Most companies have customers. We have patients. It's different. Way different. Patients don't feel well, and they feel vulnerable. They are more likely to be short with us, to be irritable, to not be the best version of themselves. (Remember the last time you were sick? Or when your kid was?)

At Remedy, we put the need of the patient first, then we consider the Remedy team, and lastly ourselves. (This gets into our #humility core value as well). Look, a lot of health care companies say they are patient-centered. A lot of hospitals say they put the patient experience first. But does this look like putting patient experience first?

No, it doesn't! That's because they talk the talk, but they don't walk the walk. At Remedy, we really are obsessed with patient experience.

What does that look like?

  • We come to you! Rest at home, and we will send a licensed medical provider to your home. Or pop one up on your smartphone.
  • Want to talk to a nurse? We got you covered. Oh, and did I mention it was free?
  • We interact with patients how, when, and where they want it. Chat, social media, email, phone. Video or house call. It's all about what they want.
  • Coming to our clinic? Book online, and skip the wait.

A while back, there was an interesting piece in the New York Times Magazine about "the placebo effect". Now that we have genomics and functional MRI and other research tools, we are beginning to see that the placebo effect is a very real thing, and can be replicated. In the article, they break down a specific study for acupuncture for patients with IBS that had three treatment arms.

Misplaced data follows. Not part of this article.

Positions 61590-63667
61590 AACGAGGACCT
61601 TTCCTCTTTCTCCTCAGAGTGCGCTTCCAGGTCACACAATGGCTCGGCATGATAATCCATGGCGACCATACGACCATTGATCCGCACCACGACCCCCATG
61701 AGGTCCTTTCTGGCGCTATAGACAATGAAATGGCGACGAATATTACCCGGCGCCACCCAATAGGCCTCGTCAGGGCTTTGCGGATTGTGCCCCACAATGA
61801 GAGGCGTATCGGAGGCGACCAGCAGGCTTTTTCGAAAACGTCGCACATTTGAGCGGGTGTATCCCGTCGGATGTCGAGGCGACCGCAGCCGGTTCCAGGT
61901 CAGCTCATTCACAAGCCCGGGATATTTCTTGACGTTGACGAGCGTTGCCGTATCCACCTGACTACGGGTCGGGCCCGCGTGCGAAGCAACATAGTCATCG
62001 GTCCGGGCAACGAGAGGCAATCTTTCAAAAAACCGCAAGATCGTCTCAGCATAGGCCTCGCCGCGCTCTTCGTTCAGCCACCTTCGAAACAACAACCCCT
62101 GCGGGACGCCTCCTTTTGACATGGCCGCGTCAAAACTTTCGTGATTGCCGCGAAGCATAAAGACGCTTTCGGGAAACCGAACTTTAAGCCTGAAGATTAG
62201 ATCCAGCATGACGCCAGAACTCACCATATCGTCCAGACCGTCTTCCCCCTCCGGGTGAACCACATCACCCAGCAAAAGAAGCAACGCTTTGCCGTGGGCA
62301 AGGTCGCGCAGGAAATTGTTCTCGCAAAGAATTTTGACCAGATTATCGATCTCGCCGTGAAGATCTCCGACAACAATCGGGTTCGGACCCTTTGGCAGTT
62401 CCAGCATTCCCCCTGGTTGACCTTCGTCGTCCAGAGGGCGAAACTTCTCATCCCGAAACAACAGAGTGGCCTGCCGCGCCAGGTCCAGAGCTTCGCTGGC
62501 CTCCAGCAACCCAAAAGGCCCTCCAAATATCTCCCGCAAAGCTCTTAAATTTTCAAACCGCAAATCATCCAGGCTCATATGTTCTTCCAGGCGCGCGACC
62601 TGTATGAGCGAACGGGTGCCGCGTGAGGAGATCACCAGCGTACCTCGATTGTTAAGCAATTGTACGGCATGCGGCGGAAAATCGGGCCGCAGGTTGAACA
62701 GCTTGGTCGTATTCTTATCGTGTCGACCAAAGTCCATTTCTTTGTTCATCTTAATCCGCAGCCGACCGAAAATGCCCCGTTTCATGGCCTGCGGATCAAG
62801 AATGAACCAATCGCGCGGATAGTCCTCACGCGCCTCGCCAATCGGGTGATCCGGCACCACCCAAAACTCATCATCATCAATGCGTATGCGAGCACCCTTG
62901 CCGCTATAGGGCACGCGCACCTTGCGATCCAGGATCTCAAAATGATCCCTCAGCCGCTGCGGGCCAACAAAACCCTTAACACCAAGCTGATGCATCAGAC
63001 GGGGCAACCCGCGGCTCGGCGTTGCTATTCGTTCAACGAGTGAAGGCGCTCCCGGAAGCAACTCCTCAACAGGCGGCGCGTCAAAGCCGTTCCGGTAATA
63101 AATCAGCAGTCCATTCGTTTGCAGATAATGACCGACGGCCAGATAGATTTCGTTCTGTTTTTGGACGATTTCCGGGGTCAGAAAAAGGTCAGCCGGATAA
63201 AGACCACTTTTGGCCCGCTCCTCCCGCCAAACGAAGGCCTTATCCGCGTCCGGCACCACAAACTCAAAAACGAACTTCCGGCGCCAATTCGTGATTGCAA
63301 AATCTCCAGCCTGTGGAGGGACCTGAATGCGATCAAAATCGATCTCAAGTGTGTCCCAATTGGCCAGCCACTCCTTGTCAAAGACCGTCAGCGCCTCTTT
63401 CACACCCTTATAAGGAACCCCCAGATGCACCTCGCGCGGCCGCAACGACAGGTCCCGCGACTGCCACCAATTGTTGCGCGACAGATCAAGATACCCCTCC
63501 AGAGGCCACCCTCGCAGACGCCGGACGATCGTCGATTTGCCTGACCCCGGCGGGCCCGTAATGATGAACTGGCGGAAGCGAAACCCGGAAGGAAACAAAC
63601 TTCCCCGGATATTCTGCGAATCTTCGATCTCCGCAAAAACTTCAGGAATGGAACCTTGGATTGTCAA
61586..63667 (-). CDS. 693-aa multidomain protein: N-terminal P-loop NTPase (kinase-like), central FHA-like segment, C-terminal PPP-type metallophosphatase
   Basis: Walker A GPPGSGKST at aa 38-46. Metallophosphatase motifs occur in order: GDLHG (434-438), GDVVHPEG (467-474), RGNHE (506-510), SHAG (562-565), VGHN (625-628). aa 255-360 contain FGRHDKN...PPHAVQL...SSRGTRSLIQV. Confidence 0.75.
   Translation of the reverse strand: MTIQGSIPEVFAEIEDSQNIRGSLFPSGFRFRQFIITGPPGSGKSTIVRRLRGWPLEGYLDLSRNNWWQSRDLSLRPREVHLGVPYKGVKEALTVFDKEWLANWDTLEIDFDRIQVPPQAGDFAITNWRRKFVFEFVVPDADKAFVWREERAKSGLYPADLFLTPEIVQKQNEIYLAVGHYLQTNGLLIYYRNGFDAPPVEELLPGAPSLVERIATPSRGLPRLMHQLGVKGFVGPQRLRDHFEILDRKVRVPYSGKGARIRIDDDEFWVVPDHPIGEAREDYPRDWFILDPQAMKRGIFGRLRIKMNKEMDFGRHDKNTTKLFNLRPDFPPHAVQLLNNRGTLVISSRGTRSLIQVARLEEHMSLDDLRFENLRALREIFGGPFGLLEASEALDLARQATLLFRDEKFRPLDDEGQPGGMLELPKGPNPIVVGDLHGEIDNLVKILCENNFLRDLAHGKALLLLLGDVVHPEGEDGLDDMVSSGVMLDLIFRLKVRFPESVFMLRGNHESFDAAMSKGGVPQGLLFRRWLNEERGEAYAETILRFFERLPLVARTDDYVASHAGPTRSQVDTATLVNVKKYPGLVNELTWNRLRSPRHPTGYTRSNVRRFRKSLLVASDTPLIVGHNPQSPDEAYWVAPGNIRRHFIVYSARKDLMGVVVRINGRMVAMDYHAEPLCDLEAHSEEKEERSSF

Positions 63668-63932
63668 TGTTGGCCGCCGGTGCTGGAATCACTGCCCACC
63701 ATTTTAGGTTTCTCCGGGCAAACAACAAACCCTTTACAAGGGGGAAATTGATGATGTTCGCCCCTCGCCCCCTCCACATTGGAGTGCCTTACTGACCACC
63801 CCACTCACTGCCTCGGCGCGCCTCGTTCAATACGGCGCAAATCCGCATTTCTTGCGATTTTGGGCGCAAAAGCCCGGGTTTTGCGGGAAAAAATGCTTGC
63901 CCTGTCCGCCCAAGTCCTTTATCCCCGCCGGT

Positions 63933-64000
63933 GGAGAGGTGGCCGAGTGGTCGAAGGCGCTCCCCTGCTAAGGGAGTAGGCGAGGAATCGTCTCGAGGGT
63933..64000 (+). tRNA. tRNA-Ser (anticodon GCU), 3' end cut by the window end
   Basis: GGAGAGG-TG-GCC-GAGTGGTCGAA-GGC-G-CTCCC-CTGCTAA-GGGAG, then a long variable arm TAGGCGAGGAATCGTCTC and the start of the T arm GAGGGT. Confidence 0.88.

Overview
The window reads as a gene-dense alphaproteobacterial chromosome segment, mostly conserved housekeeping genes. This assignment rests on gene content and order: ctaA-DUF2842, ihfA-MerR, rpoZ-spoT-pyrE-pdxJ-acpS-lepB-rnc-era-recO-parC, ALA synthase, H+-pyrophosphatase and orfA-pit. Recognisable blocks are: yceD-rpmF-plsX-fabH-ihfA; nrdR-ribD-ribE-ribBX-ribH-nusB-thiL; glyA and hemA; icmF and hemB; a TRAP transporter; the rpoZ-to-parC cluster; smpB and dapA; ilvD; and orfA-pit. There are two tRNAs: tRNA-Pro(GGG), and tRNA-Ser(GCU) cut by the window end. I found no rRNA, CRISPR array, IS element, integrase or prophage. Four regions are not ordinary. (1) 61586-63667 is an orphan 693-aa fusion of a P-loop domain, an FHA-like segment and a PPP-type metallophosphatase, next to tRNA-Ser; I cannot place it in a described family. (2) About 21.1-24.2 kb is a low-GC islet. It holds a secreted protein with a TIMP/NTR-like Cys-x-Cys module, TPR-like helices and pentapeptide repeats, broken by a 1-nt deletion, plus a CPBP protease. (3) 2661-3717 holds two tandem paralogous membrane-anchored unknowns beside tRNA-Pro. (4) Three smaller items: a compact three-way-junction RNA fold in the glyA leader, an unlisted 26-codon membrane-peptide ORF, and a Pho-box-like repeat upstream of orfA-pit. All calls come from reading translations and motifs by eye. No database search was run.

1. Sham acupuncture (didn't actually pierce the skin) and very little interaction between provider and patient.
  2. Sham acupuncture and a meaningful amount of provider-patient interaction.
  3. No treatment

As you would expect, patients in the first two arms did better. But what was interesting was the group with lots of provider-patient interaction did even better. There is a drama that plays out between us and our patients.

From the article:

"The placebo effect is a biological response to an act of caring; that somehow the encounter itself calls forth healing and that the more intense and focused it is, the more healing it evokes."

When we go to someone's home, sit on their couch, pet their dog, comment on their home decor or the beautiful tree in their yard... all of those things are not just nice things to say and do. They are actually contributing to a patient's healing! Instead of the placebo effect, I like to think of it as "The Remedy Effect". It's the reason why Remedy gets over-the-top reviews all the time. It's because that caring and compassion that brings you to someone's home actually gets them feeling better!